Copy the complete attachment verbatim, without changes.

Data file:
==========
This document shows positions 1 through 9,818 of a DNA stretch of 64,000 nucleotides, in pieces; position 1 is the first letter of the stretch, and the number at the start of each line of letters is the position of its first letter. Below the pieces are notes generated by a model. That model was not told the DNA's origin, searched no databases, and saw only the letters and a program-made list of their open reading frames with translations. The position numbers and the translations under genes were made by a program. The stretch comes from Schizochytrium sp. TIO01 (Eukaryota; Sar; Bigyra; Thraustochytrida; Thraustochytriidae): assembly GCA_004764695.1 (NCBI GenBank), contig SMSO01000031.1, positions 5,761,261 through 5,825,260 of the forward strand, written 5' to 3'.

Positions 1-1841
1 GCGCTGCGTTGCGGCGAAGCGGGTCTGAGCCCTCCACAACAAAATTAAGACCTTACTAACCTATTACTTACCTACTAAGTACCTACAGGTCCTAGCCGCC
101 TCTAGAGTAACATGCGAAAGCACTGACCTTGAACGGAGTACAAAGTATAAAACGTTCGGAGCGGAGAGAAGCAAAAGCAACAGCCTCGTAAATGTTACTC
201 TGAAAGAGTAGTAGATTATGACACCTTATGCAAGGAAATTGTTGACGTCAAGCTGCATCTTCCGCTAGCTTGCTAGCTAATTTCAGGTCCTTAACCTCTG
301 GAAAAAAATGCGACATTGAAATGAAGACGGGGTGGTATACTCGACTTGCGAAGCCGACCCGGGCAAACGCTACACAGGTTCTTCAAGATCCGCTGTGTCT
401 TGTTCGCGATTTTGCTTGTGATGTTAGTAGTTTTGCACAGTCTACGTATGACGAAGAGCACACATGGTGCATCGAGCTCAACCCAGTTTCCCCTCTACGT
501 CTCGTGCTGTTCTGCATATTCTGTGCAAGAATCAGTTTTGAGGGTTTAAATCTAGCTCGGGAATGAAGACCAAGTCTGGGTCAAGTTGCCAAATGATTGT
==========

This document shows positions 1 through 9,818 of a DNA stretch of 64,000 nucleotides, in pieces; position 1 is the first letter of the stretch, and the number at the start of each line of letters is the position of its first letter. Below the pieces are notes generated by a model. That model was not told the DNA's origin, searched no databases, and saw only the letters and a program-made list of their open reading frames with translations. The position numbers and the translations under genes were made by a program. The stretch comes from Schizochytrium sp. TIO01 (Eukaryota; Sar; Bigyra; Thraustochytrida; Thraustochytriidae): assembly GCA_004764695.1 (NCBI GenBank), contig SMSO01000031.1, positions 5,761,261 through 5,825,260 of the forward strand, written 5' to 3'.

Positions 1-1841
1 GCGCTGCGTTGCGGCGAAGCGGGTCTGAGCCCTCCACAACAAAATTAAGACCTTACTAACCTATTACTTACCTACTAAGTACCTACAGGTCCTAGCCGCC
101 TCTAGAGTAACATGCGAAAGCACTGACCTTGAACGGAGTACAAAGTATAAAACGTTCGGAGCGGAGAGAAGCAAAAGCAACAGCCTCGTAAATGTTACTC
201 TGAAAGAGTAGTAGATTATGACACCTTATGCAAGGAAATTGTTGACGTCAAGCTGCATCTTCCGCTAGCTTGCTAGCTAATTTCAGGTCCTTAACCTCTG
301 GAAAAAAATGCGACATTGAAATGAAGACGGGGTGGTATACTCGACTTGCGAAGCCGACCCGGGCAAACGCTACACAGGTTCTTCAAGATCCGCTGTGTCT
401 TGTTCGCGATTTTGCTTGTGATGTTAGTAGTTTTGCACAGTCTACGTATGACGAAGAGCACACATGGTGCATCGAGCTCAACCCAGTTTCCCCTCTACGT
501 CTCGTGCTGTTCTGCATATTCTGTGCAAGAATCAGTTTTGAGGGTTTAAATCTAGCTCGGGAATGAAGACCAAGTCTGGGTCAAGTTGCCAAATGATTGT